In 2012 I crossed from Kyrgyzstan in the the Western corner of north China, along my one month journey across China, I stopped at many places and this is a quick snapshot of one of my favourite Chinese Cities, Ürümqi.
A very big city that has managed to keep hold of it’s historical architecture and modern buildings in an eclective mix. Along with three amazing and beautifully landscaped parks along with their own historical buildings which have been made central features to value them and where they can be appreciated by many.
In December 1964, a cyclonic storm destroyed a vast part of Danushkodi, a massive tidal wave toppled a passenger train carrying 116 passengers and the Pamban Bridge which connected the island of Rameswaram to India was also destroyed in the storm. Over 1800 residents were killed in act of nature and most buildings and structures in Danushkodi were destroyed. It is said that the tidal waves battered the region all the way down till the entrance of the Ramanathaswamy temple of Rameswaram which was a main shelter point for people during the storm.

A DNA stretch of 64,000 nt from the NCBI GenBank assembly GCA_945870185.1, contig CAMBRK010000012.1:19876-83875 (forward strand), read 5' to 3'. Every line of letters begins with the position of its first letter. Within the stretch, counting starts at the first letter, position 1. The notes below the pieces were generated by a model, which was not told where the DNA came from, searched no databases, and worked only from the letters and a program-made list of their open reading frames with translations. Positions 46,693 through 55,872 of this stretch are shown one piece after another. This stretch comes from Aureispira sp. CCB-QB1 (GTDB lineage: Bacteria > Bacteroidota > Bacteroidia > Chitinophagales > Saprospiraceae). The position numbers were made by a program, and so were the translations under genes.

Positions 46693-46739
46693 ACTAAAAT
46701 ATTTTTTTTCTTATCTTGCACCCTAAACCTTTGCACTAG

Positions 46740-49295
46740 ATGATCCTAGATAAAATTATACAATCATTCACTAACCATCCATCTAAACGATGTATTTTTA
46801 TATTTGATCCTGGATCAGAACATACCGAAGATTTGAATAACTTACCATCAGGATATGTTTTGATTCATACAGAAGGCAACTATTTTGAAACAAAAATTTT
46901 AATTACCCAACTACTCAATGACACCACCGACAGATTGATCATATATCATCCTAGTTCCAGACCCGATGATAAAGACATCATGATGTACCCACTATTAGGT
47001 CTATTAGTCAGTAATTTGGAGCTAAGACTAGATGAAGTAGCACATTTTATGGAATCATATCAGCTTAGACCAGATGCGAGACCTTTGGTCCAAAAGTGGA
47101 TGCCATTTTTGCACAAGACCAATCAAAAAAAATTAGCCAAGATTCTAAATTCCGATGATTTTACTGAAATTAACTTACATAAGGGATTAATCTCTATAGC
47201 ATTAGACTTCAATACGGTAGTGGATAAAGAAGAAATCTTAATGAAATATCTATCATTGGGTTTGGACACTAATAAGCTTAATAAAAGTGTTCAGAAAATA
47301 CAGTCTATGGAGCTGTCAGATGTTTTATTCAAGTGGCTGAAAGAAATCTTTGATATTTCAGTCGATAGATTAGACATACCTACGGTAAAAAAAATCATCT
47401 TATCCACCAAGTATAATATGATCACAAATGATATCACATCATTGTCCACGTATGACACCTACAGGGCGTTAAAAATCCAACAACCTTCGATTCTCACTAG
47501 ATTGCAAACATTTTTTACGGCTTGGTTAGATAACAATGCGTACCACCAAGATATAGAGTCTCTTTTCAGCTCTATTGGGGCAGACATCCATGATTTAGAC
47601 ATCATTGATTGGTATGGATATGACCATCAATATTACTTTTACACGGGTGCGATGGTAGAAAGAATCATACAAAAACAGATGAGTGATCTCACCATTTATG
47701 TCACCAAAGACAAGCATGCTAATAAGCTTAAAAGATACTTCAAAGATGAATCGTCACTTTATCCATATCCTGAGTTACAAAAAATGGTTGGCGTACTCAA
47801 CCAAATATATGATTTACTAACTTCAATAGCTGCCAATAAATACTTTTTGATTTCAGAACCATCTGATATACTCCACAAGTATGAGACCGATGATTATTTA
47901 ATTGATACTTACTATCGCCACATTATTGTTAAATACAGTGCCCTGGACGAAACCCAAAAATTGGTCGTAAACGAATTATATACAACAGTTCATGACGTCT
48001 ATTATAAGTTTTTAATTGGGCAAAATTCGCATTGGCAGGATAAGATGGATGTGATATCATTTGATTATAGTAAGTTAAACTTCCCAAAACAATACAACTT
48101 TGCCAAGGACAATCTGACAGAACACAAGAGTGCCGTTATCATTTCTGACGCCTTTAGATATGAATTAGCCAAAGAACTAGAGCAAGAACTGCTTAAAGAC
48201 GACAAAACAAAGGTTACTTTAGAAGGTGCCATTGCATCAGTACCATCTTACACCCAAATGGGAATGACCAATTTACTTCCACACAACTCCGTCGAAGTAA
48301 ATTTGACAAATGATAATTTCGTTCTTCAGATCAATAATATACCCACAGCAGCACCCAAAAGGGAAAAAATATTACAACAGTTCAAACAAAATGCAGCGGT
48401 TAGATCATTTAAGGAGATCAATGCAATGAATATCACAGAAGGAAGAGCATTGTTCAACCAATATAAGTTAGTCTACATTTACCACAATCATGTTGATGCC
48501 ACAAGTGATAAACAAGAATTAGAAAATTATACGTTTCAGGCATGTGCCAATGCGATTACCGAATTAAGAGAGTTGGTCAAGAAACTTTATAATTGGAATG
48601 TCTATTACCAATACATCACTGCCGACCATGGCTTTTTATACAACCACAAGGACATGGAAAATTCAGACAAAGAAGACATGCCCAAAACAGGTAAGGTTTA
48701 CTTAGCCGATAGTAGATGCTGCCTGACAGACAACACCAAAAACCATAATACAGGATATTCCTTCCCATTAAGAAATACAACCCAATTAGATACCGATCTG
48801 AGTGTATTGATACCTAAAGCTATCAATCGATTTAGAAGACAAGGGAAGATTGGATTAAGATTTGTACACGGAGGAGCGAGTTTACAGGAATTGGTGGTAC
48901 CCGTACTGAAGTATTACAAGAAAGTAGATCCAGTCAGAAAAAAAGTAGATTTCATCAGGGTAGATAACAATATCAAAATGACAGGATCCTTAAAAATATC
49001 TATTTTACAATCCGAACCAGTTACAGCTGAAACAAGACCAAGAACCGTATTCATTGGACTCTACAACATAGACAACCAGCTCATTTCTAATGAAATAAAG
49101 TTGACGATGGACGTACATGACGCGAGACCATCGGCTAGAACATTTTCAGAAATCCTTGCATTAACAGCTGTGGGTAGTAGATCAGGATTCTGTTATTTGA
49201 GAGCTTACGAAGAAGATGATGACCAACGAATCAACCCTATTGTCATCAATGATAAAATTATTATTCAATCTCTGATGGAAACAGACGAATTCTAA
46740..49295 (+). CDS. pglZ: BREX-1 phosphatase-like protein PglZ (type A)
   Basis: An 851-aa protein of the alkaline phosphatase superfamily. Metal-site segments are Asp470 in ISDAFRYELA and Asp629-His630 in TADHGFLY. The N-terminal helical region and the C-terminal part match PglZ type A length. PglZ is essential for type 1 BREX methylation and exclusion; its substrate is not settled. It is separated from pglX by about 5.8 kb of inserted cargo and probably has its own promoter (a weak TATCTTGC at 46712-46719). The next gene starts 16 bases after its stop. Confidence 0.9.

After this massive destruction, the town of Danushkodi was declared a ghost town by the Government and all remaining settlements were moved away for the town was stated to be “unfit for living”. Today, Danushkodi is a jeep ride away from Rameswaram. Hundreds of people visit the place to pay tribute to the ghost town. The skeletal remains of the Church building, the old Railway Station and the Water tank are reminders of a prosperous town that was here once.
We took a shared jeep ride to enter Danushkodi; from there, another local jeep took us on a thrilling ride to Land’s End, the tip of the island where we could see traces of the old town. A small settlement of fishermen now occupies the land.